On Wed, 9 Aug 2006 01:55:14 +0200, email@example.com (Axel Hammerschmidt) wrote in :
If there was a WPA supplicant, it would be included in what the vendor calls the "device driver". Clever technical terms only serve to confuse non-technical types.
Better 512 MB (or as close to that as practical).
Presumably the same as everybody else. Your point?
True, but Jeff is essentially correct in that all Cardbus cards are 3.3 volt, and if the slot supports 3.3 volts, then it almost certainly supports Cardbus. I don't know of a 3.3 volt slot that isn't Cardbus -- do you? (Both 3.3 volt and Cardbus were introduced in PC Card Standard Release 5.0)
Makes no difference. It's still the supplicant. Funk Software's Odyssey client and WZC do not.
Older WiFi (802.11b) and PCMCIA to ethernet (cable) cards come as low as $5.
The information on Buffalo's site:
Unlike Client Manager 2, Client Manager 3 now works with most* wireless client adapters from any manufacturer. [...]
[* most/any: Buffalo Technology does not guarantee compatibility with all cards, but based on our testing it works with majority of devices available on the market today. Please check back for a database of tested cards; we will update the list frequently.]
I think this refers to when the client is used with a Buffalo access point or wireless router and a third party wireless card. My experience is, that it (v3) doesn't work when neither the access point nor the card is from Buffalo.
BTW. I have not been able to find any database of tested cards at Buffalo's site.
Client manager 3 is a MeetingHouse product.
Client manager 2 works with (some) cards/access point not from Buffalo. And version 3 doesn't work under Win98, version 2 does.
Client manager 2 is no longer on Buffalo's site - I can't find it there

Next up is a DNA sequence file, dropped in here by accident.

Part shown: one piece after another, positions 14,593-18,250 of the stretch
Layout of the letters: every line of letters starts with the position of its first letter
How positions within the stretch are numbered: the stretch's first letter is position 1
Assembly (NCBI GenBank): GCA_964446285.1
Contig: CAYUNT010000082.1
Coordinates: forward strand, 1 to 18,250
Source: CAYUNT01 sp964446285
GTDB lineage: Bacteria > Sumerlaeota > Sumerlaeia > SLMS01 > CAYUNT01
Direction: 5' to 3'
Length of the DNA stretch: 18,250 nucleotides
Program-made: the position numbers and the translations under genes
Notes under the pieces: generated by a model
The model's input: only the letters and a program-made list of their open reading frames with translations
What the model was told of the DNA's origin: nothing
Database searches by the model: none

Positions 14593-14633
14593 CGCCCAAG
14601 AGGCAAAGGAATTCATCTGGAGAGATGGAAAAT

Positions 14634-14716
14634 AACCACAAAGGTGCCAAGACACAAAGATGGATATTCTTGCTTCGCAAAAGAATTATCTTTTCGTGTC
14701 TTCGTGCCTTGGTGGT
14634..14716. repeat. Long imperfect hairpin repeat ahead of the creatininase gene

Once upon a time, driver meant an NDIS or ODI library. These days, it includes a client manager, configuration utility, monitoring software, connection manager, install package, and supplicant. When looking for such things on the vendors web pile, I look for a driver.
What do you mean by "...Odyssey client and WZC do not." Are you suggesting that they are not supplicants?
Incidentally, I think the term supplicant is stupid. In other drivers (i.e. VPN), it's called a "shim", which is both more appropriate and easier to spell.
True. I was talking about finding an 802.11g card with a 16 bit interface. There were a few, but I can't find any at this time.
That's interesting. They are getting Borged by Cisco.
Just try it and see for thyself. A 32 bit card will not fit in a 16 bit slot. It's more than just the power supply voltage. There are substantial differences in connector pinout function.
They both come separately from the driver for the card.
It's the voltage. The cards are keyed at the front edges, so a 3.3 Volt only card doesn't fit into a 5 Volt slot. Taker a look at the heights of the right key (looking at the card from the direction of the connector) and note the difference between a 3.3 Volt only card and a 3.3/5 Volt or
5 Volt card. The 3.3 Volt only cards have the heigher key. Both the
3.3/5 Volt and the 5 Volt cards have the lower key. Otherwise they are the same.
On Wed, 09 Aug 2006 06:44:16 -0700, Jeff Liebermann wrote in :
The term "supplicant" comes from IEEE 802.1X, but is nonetheless stupid in this context since generic usage is so easily confused with a specific software package:
Actual physical keying is by voltage, not by bus, but you are essentially correct in that all Cardbus cards are 3.3 volt, and if the slot supports 3.3 volts, then it almost certainly supports Cardbus. (I don't know of a 3.3 volt slot that isn't Cardbus. Both 3.3 volt and Cardbus were introduced in PC Card Standard Release 5.0)